A large number of people today are convinced that in the event that they have to file for bankruptcy that they will lose anything and everything they’ve got. This, though, is not so. While both Chapter 7 and Chapter 13 have their particular distinct strengths,Chapter 13 bankruptcy is most often the favored chapter for those wishing to save their homes from foreclosure.
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Chapter 7 and Chapter 13 are two common chapters one can use to file for bankruptcy. In Chapter 13 bankruptcy you do not have to forgo your property in order to pay off the debt. Apart from not involving liquidation, there are several advantages of Chapter 13 bankruptcy that makes it a good choice for debtors. Chapter 13 is more complicated than Chapter 7 and one needs to be understand it well before opting for it.
Everyone cannot apply for Chapter 13 bankruptcy. The first criterion to be able to choose this chapter is that you have to prove to the court that you have a steady income which makes it possible to repay the loan. You will also need to prove that you can meet all your financial obligations such as alimony payment, child support etc before you use your income to repay debt. The second criterion is that if you have a high debt you cannot use Chapter 13 to repay the debt.
Duration of the Repayment Plan
Chapter 13 enables you to repay the loan over a long period of time which can take about 3-5 years. However, the duration of the repayment plan will depend upon your income and your debt amount. You can easily find out whether you will have to file for three-year duration or five-year duration simply by finding out whether your average monthly income in the six months prior to filing bankruptcy is more or less than the median income for your state. If it is more, you will have to propose a five-year plan and if it is less than the median income, you can ask for three years.
Restrictions To Be Observed
There are many things which make Chapter 13 different from Chapter 7 bankruptcy – one being that a debtor cannot incur more debt without the approval of the court. For example, a debtor under Chapter 13 cannot acquire a car loan.
Amount To Be Repaid Under Chapter 13
Chapter 13 makes it mandatory for you to repay some debts completely. The debts which need to be repaid in full are called priority debts and can include alimony, child support, tax obligations and wages you owe to employees. Your Chapter 13 bankruptcy plan must also maker provision for you to repay your secured debts (debts which gives creditors the right to own your property or car. While planning for Chapter 13 bankruptcy, you will also have to consider repayment of unsecured debts such as credit card or medical bill. You will have to use your disposable income for repaying the unsecured debts. However, you can repay these debts over a period of time and need not necessarily pay all at one go.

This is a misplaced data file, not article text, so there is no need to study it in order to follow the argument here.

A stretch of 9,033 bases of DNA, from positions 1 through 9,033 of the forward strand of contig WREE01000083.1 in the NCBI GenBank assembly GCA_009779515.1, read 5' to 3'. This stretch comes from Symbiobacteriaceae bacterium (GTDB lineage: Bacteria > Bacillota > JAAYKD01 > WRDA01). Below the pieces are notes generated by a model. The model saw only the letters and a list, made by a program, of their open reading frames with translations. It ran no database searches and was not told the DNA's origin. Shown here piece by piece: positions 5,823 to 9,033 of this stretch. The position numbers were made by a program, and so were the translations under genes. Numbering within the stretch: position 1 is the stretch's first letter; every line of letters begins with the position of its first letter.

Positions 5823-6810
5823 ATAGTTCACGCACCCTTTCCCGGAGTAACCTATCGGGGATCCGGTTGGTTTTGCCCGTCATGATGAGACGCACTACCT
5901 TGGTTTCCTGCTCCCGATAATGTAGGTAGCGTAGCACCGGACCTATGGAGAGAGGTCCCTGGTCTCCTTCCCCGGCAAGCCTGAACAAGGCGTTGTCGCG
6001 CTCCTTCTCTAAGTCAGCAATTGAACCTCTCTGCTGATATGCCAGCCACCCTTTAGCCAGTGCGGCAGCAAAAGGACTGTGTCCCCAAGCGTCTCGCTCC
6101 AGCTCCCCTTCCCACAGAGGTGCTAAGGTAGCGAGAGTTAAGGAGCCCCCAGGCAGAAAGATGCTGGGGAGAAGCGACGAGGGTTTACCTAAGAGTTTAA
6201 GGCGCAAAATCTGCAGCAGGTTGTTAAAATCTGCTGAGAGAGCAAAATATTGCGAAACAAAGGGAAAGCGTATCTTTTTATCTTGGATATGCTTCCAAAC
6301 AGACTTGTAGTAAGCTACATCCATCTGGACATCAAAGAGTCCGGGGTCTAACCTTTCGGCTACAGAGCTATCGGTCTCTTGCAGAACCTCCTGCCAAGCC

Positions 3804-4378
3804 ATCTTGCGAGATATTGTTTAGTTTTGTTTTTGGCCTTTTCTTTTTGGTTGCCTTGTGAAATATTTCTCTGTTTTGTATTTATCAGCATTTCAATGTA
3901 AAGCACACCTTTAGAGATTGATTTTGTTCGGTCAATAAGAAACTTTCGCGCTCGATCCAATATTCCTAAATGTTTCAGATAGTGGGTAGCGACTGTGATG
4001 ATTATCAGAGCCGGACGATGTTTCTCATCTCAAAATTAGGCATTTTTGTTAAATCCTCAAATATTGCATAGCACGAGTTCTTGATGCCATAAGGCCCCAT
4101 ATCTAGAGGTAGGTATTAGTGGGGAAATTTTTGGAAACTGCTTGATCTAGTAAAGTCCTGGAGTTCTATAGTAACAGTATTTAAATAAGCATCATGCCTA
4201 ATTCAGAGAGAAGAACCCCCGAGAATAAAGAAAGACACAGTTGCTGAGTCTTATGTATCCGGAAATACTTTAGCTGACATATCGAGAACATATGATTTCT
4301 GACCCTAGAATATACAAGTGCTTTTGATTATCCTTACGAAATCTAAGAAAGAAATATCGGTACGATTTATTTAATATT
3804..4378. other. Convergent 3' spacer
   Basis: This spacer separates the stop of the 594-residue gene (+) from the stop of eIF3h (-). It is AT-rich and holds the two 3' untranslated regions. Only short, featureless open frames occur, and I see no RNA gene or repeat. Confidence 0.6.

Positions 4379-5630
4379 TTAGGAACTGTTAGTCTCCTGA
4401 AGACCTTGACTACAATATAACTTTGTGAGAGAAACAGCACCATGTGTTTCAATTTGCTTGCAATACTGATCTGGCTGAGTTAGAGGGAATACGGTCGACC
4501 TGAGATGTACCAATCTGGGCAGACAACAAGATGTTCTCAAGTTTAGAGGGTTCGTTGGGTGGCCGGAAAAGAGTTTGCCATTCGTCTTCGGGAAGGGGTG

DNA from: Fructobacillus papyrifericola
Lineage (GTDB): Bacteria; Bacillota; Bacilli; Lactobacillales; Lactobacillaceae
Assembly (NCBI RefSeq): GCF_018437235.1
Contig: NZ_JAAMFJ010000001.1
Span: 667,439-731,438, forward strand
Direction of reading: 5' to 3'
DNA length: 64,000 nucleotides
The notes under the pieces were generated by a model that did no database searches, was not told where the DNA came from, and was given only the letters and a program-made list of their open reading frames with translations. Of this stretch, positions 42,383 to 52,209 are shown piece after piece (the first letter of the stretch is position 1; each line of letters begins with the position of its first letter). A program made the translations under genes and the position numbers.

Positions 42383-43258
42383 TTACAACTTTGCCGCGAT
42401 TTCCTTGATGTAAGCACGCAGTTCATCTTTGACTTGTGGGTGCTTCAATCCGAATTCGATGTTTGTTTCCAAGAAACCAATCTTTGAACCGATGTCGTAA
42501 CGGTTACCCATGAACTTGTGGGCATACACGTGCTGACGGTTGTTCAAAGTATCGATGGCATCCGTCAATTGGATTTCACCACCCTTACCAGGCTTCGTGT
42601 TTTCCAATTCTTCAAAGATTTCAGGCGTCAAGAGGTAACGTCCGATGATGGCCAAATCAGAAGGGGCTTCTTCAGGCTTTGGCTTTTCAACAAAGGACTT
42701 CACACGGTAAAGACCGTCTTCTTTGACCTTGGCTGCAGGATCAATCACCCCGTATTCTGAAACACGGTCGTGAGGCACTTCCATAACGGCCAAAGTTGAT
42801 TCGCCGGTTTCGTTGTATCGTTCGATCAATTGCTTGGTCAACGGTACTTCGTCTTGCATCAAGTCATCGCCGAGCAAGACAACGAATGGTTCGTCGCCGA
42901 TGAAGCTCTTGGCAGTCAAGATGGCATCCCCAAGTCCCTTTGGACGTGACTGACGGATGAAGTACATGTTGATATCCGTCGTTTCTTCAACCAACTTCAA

Trustee in Chapter 13
For filing a Chapter 13 you will need a direct point of contact that is also known as a trustee. The trustee will review the payment plan and has the power to question the authenticity of the plan in the court if he finds things to be improper. Once the court approves the plan, the trustee becomes the intermediary between the debtor, the court and the creditors. The main job of the trustee is to take the payment from the debtor and use it to repay the creditor. The debtor cannot directly pay the creditor.
Once you pay all your debts over the specified period of time, all your debts are discharged. You will receive an official discharge notification once you show to the court that you have been regularly paying your alimony and child support.
Chapter 13 rings the bell of bankruptcy in our mind. Bankruptcy itself is the most traumatic incident in our life, coming up due to our careless financial decisions and inability to control our financial debts and loans in our life. Bankruptcy signifies a major setback in our life as our years of gathered funds finally look so less in front our spending that we owe all our money and assets to someone else. In the days of credit cards and debit cards it is far easier to fall prey to bankruptcy as money has turned to a plastic piece and we never know how much we have flown away unless someone pulls us down by our neck.
For every person, freedom from bankruptcy is one of the biggest blessings that he asks from god. Now there are two ways of freedom from bankruptcy. The way chosen by you often depends upon the urgency that you are facing in your financial life and the procedure that you think you can follow to get rid of the burden. If you have realized your fault in time, it is not so urgent situation, and you can afford to pay a major part of your debt and rid of your bankruptcy then you need to see your chapter 13 lawyer.